The two travel awards to the United States were each won by a 17-year-old girl. (Over the last three years fractionally over half of those reaching the national fair have been girls.) Joanne Holden of Wellington must have taken over her family’s kitchen for much of the eight months it took to complete her project. Searching for an environ­mentally safe detergent, she made aqueous extracts of more than 30 species of native plants by cooking them up on the stove, then testing their detergent properties in a whole battery of tests. Most effective proved to be Pomaderris kumeraho—known from old as “gumdigger’s soap”—but some of the Pittosporum species were not without merit.

Joanne is not the first of her fam­ily to reach the NZ Science Fair. Most of her four brothers have pre­ceded her, and Joanne herself has made it previously, though last year she was too busy with school exams to prepare an entry. Quite a few families and schools seem to feature regularly in science fairs. Is this suc­cess attributable to pushy parents, keen teachers or endogenous enthusiasm? “My parents aren’t especially interested in science,” Joanne said. “It’s just us kids who seem keen.”

The judges decided that the best overall project this year was that entered by Kate Cotter from New Ply‑mouth. She undertook a study into a problem of concern to all sheep farmers: nematode worm resistance to sheep drenches. Several such worm species infect various vital or­gans in sheep, causing severe debili­tation, even death. The worms pro­duce copious eggs that pass out through the droppings on to pasture, to be ingested by other sheep. Farm­ers use drenches in an attempt to eliminate the worms, but the worms develop resistance, in which case the farmer should switch to a differ­ent type of drench.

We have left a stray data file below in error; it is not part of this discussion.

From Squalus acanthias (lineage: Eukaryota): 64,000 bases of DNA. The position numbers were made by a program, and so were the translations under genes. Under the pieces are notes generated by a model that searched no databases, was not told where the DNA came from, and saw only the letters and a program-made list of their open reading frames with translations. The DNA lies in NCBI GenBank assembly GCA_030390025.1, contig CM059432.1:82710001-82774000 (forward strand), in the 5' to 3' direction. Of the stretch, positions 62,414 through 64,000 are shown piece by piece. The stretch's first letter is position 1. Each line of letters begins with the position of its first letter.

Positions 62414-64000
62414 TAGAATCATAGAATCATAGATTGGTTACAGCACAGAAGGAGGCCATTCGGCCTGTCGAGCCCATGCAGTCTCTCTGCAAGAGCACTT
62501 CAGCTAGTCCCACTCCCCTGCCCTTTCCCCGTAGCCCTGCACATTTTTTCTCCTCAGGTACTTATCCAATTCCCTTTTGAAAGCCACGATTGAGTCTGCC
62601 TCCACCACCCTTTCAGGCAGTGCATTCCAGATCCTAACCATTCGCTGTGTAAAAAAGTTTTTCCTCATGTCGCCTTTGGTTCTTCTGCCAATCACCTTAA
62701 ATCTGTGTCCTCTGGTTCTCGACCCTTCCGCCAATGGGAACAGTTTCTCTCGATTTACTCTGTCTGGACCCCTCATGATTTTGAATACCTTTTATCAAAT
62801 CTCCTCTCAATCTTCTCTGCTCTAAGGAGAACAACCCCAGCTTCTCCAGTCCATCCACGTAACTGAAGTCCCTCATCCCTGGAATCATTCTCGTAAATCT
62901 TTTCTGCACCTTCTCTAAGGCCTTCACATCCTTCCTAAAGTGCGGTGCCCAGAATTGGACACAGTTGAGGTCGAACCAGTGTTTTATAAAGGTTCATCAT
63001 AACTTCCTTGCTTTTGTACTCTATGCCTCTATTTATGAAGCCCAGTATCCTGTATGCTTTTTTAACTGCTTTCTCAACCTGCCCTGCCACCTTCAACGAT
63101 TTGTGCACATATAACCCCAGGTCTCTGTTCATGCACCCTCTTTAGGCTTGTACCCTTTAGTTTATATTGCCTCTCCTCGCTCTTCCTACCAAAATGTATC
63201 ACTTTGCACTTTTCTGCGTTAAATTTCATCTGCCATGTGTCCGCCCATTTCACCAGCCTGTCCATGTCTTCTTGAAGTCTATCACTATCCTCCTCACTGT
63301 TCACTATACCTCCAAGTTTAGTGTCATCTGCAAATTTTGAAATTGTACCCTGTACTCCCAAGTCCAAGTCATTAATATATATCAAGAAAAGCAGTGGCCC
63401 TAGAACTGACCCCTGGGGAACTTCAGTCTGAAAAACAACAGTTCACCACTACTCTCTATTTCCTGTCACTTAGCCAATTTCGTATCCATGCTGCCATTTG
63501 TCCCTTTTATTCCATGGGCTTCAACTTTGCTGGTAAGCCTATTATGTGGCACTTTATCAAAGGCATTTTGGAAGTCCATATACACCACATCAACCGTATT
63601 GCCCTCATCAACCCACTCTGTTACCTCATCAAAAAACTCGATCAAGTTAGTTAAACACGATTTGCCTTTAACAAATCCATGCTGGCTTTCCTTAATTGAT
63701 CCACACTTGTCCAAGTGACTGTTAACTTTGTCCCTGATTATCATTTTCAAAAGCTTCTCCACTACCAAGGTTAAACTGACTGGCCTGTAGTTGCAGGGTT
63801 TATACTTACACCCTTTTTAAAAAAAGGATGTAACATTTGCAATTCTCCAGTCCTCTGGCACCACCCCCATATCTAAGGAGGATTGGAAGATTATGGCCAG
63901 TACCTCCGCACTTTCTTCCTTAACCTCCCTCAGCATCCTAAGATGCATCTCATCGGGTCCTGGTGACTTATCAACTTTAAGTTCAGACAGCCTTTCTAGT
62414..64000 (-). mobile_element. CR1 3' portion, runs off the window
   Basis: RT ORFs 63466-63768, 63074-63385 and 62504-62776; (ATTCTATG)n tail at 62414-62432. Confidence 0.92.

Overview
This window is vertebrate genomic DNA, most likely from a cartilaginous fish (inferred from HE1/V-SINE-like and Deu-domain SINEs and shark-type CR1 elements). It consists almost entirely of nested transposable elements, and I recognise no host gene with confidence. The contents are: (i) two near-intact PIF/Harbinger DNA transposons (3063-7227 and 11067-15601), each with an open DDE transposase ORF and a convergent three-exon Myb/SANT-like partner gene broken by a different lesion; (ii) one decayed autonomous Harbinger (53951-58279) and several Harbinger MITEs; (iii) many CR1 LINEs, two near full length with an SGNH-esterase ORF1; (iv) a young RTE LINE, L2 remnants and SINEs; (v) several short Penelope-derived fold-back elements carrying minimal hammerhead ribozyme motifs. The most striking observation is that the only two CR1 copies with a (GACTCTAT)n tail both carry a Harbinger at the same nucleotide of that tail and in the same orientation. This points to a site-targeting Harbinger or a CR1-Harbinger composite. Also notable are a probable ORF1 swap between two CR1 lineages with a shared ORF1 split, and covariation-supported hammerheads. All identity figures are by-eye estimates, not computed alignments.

Kate counted numbers of worm eggs in sheep droppings from five flocks, then re-counted following drenching with one of the drench families. (This isn’t quite as repul­sive as it sounds—eggs can be washed out of faecal material and counted in a special counting cham­ber under a microscope.) She con­cluded that “drenching was very ef­fective on one farm, partially effec­tive on three others, and quite inef­fective on one” (her parents’!).

As the new year approaches, stu­dents around the country are already preparing for next year’s round of fairs. They happen between May and October each year, enlivening the winter months. So, as you lie on the beach this summer, spare a thought for what you might enter in 1993, remembering that good projects always require at least three months’ labour. And don’t forget to smear on plenty of Vegemite!